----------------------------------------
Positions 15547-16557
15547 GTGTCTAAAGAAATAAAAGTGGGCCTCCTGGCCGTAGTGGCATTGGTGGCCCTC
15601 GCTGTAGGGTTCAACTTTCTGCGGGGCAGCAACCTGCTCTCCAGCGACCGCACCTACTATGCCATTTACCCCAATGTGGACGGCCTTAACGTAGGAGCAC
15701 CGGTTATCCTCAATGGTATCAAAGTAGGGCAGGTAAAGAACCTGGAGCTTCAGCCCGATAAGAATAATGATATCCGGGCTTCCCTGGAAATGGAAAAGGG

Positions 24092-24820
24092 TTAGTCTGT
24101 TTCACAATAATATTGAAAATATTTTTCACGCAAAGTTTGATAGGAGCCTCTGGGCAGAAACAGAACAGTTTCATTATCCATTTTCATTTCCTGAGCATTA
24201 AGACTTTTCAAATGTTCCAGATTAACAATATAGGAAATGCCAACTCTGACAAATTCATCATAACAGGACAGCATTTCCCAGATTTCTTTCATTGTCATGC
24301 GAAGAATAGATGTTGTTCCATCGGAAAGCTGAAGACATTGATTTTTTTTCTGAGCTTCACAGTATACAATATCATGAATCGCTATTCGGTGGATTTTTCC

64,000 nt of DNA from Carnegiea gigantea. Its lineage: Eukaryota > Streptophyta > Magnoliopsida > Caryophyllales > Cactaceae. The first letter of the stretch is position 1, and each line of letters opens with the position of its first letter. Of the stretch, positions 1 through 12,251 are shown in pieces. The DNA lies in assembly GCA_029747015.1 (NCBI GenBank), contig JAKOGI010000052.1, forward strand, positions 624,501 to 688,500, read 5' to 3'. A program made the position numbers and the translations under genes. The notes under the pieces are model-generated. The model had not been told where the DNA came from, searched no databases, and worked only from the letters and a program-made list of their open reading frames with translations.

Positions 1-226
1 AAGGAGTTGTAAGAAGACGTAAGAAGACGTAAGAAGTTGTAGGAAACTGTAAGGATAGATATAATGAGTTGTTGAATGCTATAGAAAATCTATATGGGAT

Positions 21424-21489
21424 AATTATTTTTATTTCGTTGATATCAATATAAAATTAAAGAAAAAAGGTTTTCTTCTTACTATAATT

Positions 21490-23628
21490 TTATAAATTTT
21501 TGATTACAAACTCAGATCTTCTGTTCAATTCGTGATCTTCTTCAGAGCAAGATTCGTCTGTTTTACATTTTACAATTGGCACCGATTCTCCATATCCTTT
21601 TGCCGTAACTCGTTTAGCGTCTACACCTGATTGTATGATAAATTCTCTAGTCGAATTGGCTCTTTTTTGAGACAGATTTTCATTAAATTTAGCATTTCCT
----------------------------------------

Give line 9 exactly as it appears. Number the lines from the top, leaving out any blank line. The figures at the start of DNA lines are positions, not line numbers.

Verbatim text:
24301 GAAGAATAGATGTTGTTCCATCGGAAAGCTGAAGACATTGATTTTTTTTCTGAGCTTCACAGTATACAATATCATGAATCGCTATTCGGTGGATTTTTCC